πŸ₯• Aldi is looking to level up their store experience with a Β£90m refurb programme. Over 100 stores will be upgraded this year as they remain "committed to making sure that the shopping experience is on a par with the high-quality products and service we offer." The changes include the look and feel elements as well as a number of sustainability-driven initiatives, such as adding fridge doors to minimise energy usage. Fridge doors have typically been a friction point for customers compared to the ease of shopping open shelving, but with more retailers making the shift to reduce electricity costs and environmental impact, it may be time to consider if customers are starting to tolerate this change.

✈️ Decathlon is opening a pop-up store in Singapore's Changi Airport over the summer. The store will stock a range of sports items for travellers, including some exclusive products. Pop-up stores have been a big opportunity for seasonal brands for a while, but this move is particularly interesting as it presents a great way to target customers who are en route to holidays. However, the ranging will be important as customer missions are more likely to be focused on smaller purchases, rather than picking up essentials. Would you go travelling on adventure or sports-based holiday and leave it to chance to shop for your crucial kit at the airport store? Nevertheless, it still presents a great opportunity for inspiring and tempting customers on their way through the terminal.

🎞️ Netflix has announced two US locations for their "Netflix House" physical locations. Netflix's CMO Marian Lee says "At Netflix House, you can enjoy regularly updated immersive experiences, indulge in retail therapy, and get a taste - literally - of your favorite Netflix series and films through unique food and drink offerings." Netflix has experimented with physical, experiential sites before, but the more permanent nature of these two sites near Dallas and Philadelphia represents a significant step forward, and at a large scale, taking on former department stores with more than 100,000 sq ft of space.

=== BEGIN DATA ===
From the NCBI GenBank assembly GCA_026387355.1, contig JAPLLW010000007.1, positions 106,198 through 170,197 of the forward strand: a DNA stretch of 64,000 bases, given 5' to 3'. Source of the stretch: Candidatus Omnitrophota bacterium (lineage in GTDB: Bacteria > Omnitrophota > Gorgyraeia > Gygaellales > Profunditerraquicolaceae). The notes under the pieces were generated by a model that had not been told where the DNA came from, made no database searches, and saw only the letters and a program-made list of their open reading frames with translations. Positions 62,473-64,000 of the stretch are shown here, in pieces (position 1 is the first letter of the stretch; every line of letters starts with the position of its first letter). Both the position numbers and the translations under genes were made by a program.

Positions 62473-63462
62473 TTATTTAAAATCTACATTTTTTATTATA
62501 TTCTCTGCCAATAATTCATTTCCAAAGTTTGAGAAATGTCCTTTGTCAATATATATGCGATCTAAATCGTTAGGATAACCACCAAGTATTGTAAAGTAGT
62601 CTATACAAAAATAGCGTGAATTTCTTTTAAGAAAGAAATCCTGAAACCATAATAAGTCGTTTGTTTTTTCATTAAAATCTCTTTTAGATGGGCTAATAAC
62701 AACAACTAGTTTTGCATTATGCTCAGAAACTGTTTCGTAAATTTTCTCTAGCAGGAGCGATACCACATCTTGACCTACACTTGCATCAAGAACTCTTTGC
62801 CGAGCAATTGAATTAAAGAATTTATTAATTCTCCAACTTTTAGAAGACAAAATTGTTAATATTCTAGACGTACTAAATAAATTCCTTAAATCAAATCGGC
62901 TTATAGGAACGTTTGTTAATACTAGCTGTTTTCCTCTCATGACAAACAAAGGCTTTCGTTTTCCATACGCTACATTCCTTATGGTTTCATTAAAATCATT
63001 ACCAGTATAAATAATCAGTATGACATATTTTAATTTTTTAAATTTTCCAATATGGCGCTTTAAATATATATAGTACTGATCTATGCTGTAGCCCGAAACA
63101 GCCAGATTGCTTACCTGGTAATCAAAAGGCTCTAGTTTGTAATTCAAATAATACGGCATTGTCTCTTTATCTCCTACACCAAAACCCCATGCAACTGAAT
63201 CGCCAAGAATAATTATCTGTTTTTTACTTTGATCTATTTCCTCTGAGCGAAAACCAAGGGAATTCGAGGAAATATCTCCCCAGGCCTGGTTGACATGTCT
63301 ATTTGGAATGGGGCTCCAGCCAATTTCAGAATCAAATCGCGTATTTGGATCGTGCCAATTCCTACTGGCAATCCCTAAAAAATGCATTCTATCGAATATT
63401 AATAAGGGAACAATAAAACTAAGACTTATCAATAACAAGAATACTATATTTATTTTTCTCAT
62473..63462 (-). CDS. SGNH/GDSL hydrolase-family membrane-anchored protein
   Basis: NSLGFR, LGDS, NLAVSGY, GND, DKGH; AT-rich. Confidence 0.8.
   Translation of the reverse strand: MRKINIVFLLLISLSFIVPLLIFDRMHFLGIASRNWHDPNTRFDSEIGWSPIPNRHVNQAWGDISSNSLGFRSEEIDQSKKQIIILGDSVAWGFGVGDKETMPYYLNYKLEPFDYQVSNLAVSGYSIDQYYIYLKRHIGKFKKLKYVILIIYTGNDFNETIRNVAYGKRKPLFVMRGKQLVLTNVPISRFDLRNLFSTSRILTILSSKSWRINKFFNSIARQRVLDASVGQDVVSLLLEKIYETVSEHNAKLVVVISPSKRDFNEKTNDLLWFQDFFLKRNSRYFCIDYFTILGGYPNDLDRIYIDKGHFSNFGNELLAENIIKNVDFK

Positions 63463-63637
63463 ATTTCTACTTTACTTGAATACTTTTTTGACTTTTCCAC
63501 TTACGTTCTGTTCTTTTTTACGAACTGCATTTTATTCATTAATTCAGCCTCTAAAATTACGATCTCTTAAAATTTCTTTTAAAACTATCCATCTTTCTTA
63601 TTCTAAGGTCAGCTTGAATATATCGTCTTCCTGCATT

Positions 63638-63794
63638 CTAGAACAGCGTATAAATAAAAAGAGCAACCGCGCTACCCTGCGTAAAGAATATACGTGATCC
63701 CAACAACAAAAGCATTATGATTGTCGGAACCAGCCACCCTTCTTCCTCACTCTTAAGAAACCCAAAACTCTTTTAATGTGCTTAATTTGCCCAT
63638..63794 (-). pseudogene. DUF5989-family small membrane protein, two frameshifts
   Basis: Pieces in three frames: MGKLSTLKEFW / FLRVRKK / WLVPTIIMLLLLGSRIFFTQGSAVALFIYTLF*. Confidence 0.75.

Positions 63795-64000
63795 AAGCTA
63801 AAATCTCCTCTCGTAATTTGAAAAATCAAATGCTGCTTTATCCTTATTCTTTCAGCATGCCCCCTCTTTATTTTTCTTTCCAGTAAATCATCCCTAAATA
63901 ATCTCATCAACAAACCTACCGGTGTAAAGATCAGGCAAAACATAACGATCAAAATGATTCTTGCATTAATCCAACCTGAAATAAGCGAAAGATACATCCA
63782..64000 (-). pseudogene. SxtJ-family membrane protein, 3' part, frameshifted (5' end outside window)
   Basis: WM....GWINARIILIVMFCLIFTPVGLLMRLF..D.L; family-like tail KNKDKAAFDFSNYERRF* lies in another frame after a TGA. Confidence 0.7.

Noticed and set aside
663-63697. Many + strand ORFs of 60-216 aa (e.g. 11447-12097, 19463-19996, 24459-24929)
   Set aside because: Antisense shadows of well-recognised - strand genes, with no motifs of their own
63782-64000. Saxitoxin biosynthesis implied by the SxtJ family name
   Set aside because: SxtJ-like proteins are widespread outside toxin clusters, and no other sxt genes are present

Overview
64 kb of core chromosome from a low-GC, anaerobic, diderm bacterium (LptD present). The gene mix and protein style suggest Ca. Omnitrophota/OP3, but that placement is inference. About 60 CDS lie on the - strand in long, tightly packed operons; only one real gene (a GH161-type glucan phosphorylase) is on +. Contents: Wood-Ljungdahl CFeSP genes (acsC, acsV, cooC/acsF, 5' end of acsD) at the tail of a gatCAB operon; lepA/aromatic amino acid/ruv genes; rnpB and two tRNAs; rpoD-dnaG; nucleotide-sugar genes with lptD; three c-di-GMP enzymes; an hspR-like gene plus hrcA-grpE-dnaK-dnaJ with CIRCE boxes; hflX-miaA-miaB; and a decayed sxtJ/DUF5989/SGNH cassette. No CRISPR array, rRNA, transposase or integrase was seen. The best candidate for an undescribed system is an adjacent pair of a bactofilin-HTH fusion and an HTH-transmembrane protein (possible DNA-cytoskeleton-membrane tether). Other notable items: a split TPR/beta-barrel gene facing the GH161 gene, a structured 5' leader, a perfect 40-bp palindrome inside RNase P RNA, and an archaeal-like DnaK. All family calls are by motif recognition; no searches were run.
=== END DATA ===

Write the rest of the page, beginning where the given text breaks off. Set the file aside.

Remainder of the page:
πŸͺ€ And finally, adults are the largest customer group for toys. New US research by Circana showed that 43% of adults have bought one or more toys for themselves over the last year, and the segment growth now means they have overtaken pre-schoolers in the toy sector. We've seen brands like Lego steer intentionally into this market with more complex products for the AFOLs (Adult Fans Of Lego) and we'll undoubtedly start to see more adult-focused toys for collecting, social engagement and having fun!

New podcast episode: Why simplifying is hard (and how to approach it) - #299

Operational simplification is a goal for many businesses. But simplification projects are not necessarily simple by themselves. There can be big implications and it’s easy for the customer of the change to reject the new initiative altogether. Join Oliver Banks and discover the challenges of simplifying an operating model as well as five techniques to help you drive simplified operating models.

Listen to episode 299 of the Retail Transformation Show and discover:

  • Why simplification is a valid form of transformation.
  • The common challenges facing simplification programmes.
  • And five approaches to drive your simplification forward.

Plus, check out these recent episodes:

​#298: Flagship stores: strategic play or vanity project​

​#297: The great workplace debate – WFH vs RTO​

​#296: Reimagining the role of the physical store ​

Look out for episode 300 of the Retail Transformation Show podcast which releases on Monday. And I'm also going to me making a special announcement with a few changes coming to level up your experience of the Retail Transformation Briefing.... stay tuned next week!

Keep transforming better,


Oliver Banks of OB&Co

Oliver helps retailers to change and transform their business and operating models. He's the host of the 'Retail Transformation Show' podcast and author of 'Driving Retail Transformation: How to Navigate Disruption & Change'.